Lodging Cost - $210.00
Meal Cost - $150.00
Other Cost -
Total Cost - $3,360.00

Additional family members - No


Sponsor(s) - Intl Management & Development Institute
Dates - February 19, 2005 - February 25, 2005 (7 days)
Location(s) - Paris, France - Stuttgart, Germany

Purpose - To evaluate US relations with the European Union, Germany, and France, and to discuss trade, security, and economic issues.
Notes - Boston - Paris, France - Stuttgart, Germany - Boston

Travel Cost - $3,377.20
Lodging Cost - $894.00
Meal Cost - $650.00
Other Cost -
Total Cost - $4,921.20

Additional family members - No


Sponsor(s) - German Marshall Fund
Dates - December 9, 2004 - December 11, 2004 (3 days)
Location(s) - Key Largo, FL

Purpose - not specified
Notes - NYC - Key Largo - Boston This information is from a House of Representatives personal financial disclosure report and does not include dollar amounts.

Travel Cost -
Lodging Cost -
Meal Cost -
Other Cost -
Total Cost -

Additional family members - No

American RadioWorks |
A student learns welding at a vocational high school in Massachusetts. (Photo: Emily Hanford)

Ready to Work

Vocational education was once a staple of American schooling, preparing some kids for blue-collar futures while others were put on a path to college. Today the new mantra is "college for all." But not everyone wants to go to college, and more than half of jobs don't require a bachelor's degree. Many experts say it's time to bring back career and technical education. This American RadioWorks documentary explores how vocational education is being reimagined.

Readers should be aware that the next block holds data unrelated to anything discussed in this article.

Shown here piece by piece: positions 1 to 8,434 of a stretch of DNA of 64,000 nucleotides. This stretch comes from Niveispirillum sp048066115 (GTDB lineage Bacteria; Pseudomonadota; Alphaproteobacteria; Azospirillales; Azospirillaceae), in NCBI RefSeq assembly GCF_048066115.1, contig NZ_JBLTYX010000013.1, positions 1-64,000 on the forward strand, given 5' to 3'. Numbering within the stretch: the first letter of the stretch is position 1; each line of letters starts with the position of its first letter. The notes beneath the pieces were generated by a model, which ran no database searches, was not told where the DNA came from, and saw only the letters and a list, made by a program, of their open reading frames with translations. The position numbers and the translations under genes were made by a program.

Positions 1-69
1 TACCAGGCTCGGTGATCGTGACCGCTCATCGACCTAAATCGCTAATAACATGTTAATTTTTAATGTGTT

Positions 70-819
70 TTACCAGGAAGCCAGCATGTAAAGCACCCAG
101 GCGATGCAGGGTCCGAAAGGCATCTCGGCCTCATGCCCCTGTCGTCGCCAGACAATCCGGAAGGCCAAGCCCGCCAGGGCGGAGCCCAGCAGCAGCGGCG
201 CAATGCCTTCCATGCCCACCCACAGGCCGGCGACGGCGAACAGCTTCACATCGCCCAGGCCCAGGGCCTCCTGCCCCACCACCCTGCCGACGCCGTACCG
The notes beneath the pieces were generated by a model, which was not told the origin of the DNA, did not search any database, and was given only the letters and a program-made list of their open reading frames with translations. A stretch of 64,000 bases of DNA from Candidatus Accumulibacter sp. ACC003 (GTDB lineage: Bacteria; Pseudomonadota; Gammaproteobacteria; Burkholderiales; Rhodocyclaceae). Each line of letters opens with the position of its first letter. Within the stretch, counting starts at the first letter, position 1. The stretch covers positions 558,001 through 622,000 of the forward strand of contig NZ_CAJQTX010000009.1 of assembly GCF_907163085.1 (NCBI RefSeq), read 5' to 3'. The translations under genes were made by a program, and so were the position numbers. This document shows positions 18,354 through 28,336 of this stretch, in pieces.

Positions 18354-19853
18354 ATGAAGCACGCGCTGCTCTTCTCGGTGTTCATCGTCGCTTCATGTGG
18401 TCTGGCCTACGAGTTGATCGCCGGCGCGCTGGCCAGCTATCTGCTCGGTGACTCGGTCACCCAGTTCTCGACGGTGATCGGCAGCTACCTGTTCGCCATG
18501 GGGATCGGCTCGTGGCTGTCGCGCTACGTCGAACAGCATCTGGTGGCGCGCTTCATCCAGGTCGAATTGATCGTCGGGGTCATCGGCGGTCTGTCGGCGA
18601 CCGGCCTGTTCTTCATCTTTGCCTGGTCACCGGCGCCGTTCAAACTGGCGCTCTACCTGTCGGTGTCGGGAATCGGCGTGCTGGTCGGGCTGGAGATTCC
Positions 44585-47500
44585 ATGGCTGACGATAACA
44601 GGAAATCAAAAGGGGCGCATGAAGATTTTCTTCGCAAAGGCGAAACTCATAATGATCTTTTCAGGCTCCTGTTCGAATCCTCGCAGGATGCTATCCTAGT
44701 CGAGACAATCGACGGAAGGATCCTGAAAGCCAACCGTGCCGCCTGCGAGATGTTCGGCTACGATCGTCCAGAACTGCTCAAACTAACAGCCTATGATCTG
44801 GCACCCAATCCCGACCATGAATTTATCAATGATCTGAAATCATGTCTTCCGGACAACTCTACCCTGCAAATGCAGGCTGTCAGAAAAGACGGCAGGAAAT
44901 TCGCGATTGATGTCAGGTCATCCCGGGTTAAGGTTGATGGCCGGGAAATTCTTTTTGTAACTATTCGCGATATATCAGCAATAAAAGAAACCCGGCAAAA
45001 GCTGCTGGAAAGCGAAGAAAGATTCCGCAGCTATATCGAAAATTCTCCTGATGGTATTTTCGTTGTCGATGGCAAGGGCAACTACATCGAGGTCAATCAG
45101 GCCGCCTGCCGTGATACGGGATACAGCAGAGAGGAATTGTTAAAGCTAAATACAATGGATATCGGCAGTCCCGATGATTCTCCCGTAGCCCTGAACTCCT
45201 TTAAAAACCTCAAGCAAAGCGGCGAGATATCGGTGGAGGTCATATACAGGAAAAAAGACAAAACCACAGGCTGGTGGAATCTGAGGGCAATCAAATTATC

Recent Posts

  • 09.17.14

    A company short on skilled workers creates its own college-degree program

    At a Toyota plant in Kentucky, young people are learning how to fix robots, earning associate's degrees and graduating with jobs that pay up to $80,000 a year.
  • 09.11.14

    A 21st-century vocational high school

    For years, vocational education was seen as a lesser form of schooling, tracking some kids into programs that ended up limiting their future opportunities. Today, in the nation's best vocational programs, things are different.
  • 09.10.14

    Career academies: A new twist on vocational ed

    Across the country, thousands of high schools are transforming into career academies. The idea is that students will be more engaged if they see how academics are connected to the world of work. And they’ll be more likely to get the postsecondary schooling they need to support themselves in today’s economy.
  • 09.09.14

    The troubled history of vocational education

    Vocational education was once used to track low-income students off to work while wealthier kids went to college. But advocates for today's career and technical education say things have changed, and graduates of vocational programs may have the advantage over graduates of traditional high schools.